Rep. Rashida Tlaib (D-Mich.) will not visit her family in the West Bank despite receiving special permission from the Israeli government to do so because the Jewish country tried to "silence" her and treated her "like a criminal," the congresswoman said Friday morning.
Tlaib and fellow anti-Israel House freshman Rep. Ilhan Omar (D-Minn.) were denied entry into Israel on Thursday for their support of the anti-Israel BDS movement. Israeli Prime Minister Benjamin Netanyahu said that the duo's "sole purpose is to strengthen the boycott and delegitimize Israel" with the trip.
Tlaib, however, was later granted authorization to enter the country to visit her family, including her 90-year-old grandmother in the West Bank village of Beit Ur al-Fauqa, near Ramallah, "on humanitarian grounds."
"When I won, it gave the Palestinian people hope that someone will finally speak the truth about the inhumane conditions," Tlaib said in a pair of tweets. "I can't allow the State of Israel to take away that light by humiliating me & use my love for my [grandmother] to bow down to their oppressive & racist policies."
"Silencing me & treating me like a criminal is not what she wants for me," Tlaib concluded. "It would kill a piece of me."
Silencing me & treating me like a criminal is not what she wants for me. It would kill a piece of me. I have decide… https://t.co/EWPXTepnQK— Rashida Tlaib (@Rashida Tlaib) 1565959965.0
Tlaib's announcement was met with a swift response from Israel's interior minister, who approved her humanitarian application. The Israeli official called the decision "a provocation to embarrass Israel. Her hatred for Israel overcomes her love for her grandmother."
In her letter about asking Israel for the humanitarian visit, Tlaib said that her grandmother's age added to the urgency of her request and that she would respect terms set by the country.
"This could be my last opportunity to see her," she wrote. "I will respect any restrictions and will not promote boycotts against Israel during my visit."
Israeli law clearly states that people can be denied entry to the country if they or an organization they represent have called for a boycott against the country.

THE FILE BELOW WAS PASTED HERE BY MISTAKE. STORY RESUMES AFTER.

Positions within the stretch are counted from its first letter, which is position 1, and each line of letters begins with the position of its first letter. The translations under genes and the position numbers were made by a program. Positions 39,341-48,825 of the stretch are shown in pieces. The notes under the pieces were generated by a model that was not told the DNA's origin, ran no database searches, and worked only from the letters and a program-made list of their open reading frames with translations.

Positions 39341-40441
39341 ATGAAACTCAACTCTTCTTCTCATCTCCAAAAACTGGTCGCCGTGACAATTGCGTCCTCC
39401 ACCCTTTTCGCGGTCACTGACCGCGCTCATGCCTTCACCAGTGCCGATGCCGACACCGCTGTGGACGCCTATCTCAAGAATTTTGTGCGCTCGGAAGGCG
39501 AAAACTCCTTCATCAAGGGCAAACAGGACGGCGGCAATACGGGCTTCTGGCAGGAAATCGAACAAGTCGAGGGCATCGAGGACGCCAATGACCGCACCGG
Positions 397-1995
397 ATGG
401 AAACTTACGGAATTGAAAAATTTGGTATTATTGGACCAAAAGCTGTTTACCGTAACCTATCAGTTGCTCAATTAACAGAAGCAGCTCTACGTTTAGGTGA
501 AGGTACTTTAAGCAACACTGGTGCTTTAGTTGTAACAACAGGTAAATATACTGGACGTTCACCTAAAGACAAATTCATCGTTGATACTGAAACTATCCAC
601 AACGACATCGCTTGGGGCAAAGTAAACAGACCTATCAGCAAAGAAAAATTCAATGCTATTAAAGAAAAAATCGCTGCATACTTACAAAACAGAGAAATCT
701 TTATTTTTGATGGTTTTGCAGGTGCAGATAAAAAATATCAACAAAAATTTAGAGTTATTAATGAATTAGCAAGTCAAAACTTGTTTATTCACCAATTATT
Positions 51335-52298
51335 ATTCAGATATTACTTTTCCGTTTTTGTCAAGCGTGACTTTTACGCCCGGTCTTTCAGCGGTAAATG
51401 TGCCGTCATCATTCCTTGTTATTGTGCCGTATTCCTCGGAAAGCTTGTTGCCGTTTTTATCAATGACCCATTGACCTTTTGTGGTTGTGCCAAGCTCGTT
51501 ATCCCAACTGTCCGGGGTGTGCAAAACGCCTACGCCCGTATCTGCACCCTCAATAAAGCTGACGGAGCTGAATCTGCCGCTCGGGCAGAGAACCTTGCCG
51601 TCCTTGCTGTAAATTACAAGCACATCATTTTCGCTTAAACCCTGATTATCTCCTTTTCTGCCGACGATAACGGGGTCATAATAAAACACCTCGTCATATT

Fellow Democrats were not happy about Israel's decision Thursday to bar Omar and Tlaib.
"Banning Congresswomen Omar and Tlaib from entering Israel and Palestine is a sign of enormous disrespect to these elected leaders, to the United States Congress, and to the principles of democracy," Democratic 2020 hopeful Sen. Bernie Sanders (Vt.) tweeted.
"No democratic society should fear an open debate," Senate Minority Leader Chuck Schumer (D-N.Y.) stated. "Many strong supporters of Israel will be deeply disappointed in this decision, which the Israeli government should reverse."
Several on the right were, by contrast, supportive of Israel's decision to deny entry to people who want to undermine and weaken the country.
"From my point of view, there have got to be consequences to your behavior," Sen. Lindsey Graham (R-S.C.) said. "If you openly joined an international movement to destroy the state of Israel, then you'll suffer the consequences."
"Reps. Omar & Tlaib made it clear the only intention of their visit was to spew hate & advocate for policies that would actively undermine the Jewish state of Israel," House Minority Whip Steve Scalise (R-La.) tweeted Thursday night. "Just like we expect people to respect our laws, Israeli law allows the government to block the entry of those who advocate for these destructive BDS policies, and we should respect their laws as well."